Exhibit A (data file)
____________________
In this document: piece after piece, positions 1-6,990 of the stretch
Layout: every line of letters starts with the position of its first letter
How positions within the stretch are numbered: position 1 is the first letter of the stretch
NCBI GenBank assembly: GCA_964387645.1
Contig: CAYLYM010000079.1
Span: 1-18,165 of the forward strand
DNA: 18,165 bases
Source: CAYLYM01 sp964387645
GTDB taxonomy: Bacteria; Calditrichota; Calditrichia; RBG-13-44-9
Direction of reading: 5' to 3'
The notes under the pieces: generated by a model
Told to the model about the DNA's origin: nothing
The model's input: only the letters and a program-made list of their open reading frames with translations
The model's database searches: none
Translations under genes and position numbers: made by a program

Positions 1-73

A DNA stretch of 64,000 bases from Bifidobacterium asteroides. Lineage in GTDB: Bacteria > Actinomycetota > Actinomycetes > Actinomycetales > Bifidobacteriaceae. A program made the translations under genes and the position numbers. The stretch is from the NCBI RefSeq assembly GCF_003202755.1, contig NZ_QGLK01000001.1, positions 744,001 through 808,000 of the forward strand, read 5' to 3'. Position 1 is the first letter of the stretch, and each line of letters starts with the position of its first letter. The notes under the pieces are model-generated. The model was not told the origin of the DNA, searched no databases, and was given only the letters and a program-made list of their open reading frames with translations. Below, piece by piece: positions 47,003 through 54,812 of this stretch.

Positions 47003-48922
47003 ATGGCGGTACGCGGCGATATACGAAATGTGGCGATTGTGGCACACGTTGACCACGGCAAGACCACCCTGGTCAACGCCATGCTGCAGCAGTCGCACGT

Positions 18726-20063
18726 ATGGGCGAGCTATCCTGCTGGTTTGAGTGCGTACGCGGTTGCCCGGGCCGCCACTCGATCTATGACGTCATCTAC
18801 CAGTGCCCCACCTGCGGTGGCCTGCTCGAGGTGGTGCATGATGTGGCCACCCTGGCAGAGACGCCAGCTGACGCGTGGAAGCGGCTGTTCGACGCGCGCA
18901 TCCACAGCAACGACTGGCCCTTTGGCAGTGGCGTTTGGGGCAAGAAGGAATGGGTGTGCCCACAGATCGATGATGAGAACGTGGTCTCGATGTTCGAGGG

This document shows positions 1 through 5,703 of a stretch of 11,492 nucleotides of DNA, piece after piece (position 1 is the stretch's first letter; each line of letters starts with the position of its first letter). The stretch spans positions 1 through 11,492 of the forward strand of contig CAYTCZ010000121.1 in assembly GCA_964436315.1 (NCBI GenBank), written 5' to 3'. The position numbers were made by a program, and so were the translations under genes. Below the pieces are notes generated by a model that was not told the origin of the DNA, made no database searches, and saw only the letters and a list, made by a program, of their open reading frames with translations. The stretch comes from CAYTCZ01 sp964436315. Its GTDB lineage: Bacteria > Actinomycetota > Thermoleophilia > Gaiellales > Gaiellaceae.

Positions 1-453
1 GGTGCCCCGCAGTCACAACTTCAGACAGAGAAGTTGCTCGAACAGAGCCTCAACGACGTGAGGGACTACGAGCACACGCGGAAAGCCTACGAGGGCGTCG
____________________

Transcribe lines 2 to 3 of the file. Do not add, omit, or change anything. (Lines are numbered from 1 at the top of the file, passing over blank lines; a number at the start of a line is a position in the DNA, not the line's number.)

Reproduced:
Layout: every line of letters starts with the position of its first letter
How positions within the stretch are numbered: position 1 is the first letter of the stretch